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Computational Science, Engineering & Technology Series
ISSN 1759-3158
Edited by: B.H.V. Topping, J.M. Adam, F.J. Pallarés, R. Bru and M.L. Romero
Chapter 9

Computational Modelling and Simulation of Carbon Nanotubes

K.M. Liew1 and Y.Z. Sun2

1Department of Building and Construction, City University of Hong Kong, Kowloon, Hong Kong
2School of Civil Engineering and Architecture, Zhongyuan University of Technology, Zhengzhou, China

Full Bibliographic Reference for this chapter
K.M. Liew, Y.Z. Sun, "Computational Modelling and Simulation of Carbon Nanotubes", in B.H.V. Topping, J.M. Adam, F.J. Pallarés, R. Bru and M.L. Romero, (Editors), "Developments and Applications in Engineering Computational Technology", Saxe-Coburg Publications, Stirlingshire, UK, Chapter 9, pp 201-217, 2010. doi:10.4203/csets.26.9
Keywords: carbon nanotubes, atomic simulation, continuum simulation, higher-order continuum, multiscale method.

In addition to a large amount of experimental work, computational and theoretical modelling play an important role in capturing and understanding the delicate behaviour of nanostructures. The development of efficient computational techniques is an ongoing and challenging process in research into nanoscience and nanotechnology, forming a new branch of computational mechanics: computational nanomechanics. Atomic-based methods, such as molecular dynamics, can trace the single atomic motion in nanostructures, but they are limited to very small size due to their huge computational cost. Continuum-based methods extend classical continuum mechanics theory to nanostructures. They can significantly reduce the degrees of freedom in problems, and the theoretical and numerical analysis of large-scale structures becomes possible. Continuum simulation can also display certain nanostructure properties that cannot be found with atomic-based methods. However, continuum-based methods are not complete substitutes for atomic-based methods because they cannot capture the microscale physical laws of nanostructures. Multiscale analysis is currently emerging as a feasible and efficient approach to large-size problems. Multiscale methods couple continuum simulation and atomic simulation, taking advantage of both types of approach. The basic idea of the multiscale method is to use atomic simulation for the localized region in which the discrete motion of atoms is important, and to use the continuum method for the remaining regions in which the deformation is homogeneous and smooth.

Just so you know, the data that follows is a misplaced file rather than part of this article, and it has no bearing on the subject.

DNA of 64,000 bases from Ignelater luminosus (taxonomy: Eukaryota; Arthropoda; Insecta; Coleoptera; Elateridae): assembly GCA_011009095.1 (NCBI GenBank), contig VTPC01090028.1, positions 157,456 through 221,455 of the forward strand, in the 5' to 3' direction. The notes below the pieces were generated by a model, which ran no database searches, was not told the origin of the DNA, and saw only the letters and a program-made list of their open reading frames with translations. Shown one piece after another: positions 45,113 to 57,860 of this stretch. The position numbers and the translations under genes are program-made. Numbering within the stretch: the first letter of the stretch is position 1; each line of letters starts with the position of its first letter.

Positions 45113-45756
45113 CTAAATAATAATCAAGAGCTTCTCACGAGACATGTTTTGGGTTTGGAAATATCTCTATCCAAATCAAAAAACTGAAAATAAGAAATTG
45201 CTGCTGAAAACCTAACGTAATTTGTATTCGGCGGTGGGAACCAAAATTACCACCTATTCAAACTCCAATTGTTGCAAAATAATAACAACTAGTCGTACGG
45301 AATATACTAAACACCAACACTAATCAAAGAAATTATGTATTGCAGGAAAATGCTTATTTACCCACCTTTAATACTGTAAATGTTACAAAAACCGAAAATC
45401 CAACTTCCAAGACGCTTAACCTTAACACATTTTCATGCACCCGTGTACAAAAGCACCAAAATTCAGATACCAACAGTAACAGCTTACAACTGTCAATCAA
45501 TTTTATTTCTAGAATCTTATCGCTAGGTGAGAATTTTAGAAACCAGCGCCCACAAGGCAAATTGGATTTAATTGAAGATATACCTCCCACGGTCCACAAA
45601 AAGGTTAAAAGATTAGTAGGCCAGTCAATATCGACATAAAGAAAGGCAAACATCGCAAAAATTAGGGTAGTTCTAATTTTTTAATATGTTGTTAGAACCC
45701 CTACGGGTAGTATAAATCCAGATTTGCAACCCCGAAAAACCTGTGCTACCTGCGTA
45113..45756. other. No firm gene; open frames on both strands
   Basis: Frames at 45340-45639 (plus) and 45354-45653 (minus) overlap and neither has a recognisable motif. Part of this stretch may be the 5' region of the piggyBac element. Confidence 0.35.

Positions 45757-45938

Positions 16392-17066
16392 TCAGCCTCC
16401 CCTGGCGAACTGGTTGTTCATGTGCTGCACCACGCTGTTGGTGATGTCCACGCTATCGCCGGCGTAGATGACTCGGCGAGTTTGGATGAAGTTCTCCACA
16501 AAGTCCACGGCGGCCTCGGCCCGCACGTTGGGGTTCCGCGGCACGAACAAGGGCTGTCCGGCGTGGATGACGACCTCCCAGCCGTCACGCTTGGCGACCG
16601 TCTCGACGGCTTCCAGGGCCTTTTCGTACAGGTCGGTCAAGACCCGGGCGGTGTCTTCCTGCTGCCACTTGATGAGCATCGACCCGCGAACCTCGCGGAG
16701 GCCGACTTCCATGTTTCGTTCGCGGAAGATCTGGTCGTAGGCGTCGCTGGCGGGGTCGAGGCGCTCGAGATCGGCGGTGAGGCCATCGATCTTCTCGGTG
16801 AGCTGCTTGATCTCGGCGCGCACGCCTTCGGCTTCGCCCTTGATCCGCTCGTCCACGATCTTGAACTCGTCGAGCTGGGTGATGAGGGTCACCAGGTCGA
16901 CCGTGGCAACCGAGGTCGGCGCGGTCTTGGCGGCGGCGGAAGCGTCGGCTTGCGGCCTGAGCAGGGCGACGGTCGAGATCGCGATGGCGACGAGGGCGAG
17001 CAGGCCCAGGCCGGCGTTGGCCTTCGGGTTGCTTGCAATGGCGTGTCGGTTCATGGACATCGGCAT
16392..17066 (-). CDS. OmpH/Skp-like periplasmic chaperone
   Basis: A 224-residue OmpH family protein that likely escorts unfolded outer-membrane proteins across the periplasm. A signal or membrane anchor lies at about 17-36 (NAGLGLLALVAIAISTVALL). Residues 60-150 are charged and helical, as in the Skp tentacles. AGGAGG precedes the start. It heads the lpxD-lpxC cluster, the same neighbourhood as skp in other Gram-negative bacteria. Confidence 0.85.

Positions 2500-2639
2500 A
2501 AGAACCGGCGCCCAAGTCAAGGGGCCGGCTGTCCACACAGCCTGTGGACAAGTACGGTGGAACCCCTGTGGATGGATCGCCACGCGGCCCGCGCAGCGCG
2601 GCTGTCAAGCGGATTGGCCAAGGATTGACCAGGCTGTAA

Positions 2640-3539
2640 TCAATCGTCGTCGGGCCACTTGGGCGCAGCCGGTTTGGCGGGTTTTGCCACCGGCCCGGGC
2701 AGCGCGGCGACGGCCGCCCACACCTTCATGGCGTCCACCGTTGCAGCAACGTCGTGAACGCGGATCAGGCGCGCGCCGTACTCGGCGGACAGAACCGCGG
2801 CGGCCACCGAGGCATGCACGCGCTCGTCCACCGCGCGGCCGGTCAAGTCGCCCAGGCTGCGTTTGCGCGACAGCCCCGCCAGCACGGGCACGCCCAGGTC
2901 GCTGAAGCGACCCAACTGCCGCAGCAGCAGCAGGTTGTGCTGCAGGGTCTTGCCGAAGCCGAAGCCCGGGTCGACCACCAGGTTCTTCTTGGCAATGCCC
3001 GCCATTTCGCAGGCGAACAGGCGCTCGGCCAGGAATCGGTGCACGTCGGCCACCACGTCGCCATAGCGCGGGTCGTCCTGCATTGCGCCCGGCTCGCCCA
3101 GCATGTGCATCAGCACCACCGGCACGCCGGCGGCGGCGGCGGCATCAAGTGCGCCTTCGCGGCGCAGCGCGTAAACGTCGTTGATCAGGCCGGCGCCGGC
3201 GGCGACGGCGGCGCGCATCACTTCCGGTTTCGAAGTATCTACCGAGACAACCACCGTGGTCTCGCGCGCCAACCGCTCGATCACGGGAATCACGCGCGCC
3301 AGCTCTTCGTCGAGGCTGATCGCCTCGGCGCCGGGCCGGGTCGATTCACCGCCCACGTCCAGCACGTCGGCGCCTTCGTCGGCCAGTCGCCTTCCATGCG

The authors' research focuses mainly on the mechanical properties of a special type of nanostructure: the carbon nanotubes (CNTs). In the research domain of computational nanomechanics for CNTs, the authors have carried out systematic studies in the following areas: (1) the application of molecular dynamics and the atomic finite element method in simulating the damage and buckling phenomena of single-walled CNTs (SWCNTs) and multi-walled CNTs (MWCNTs); (2) the application of the higher-order continuum theory in establishing a fine continuum model of CNTs; (3) the implementation of a mesh-free method in the continuum numerical modelling of CNTs; and (4) the multiscale simulation of CNTs by coupling the mesh-free method and atomic simulation. In this chapter, the authors will introduce these topics and discuss their efficiency through selected examples.

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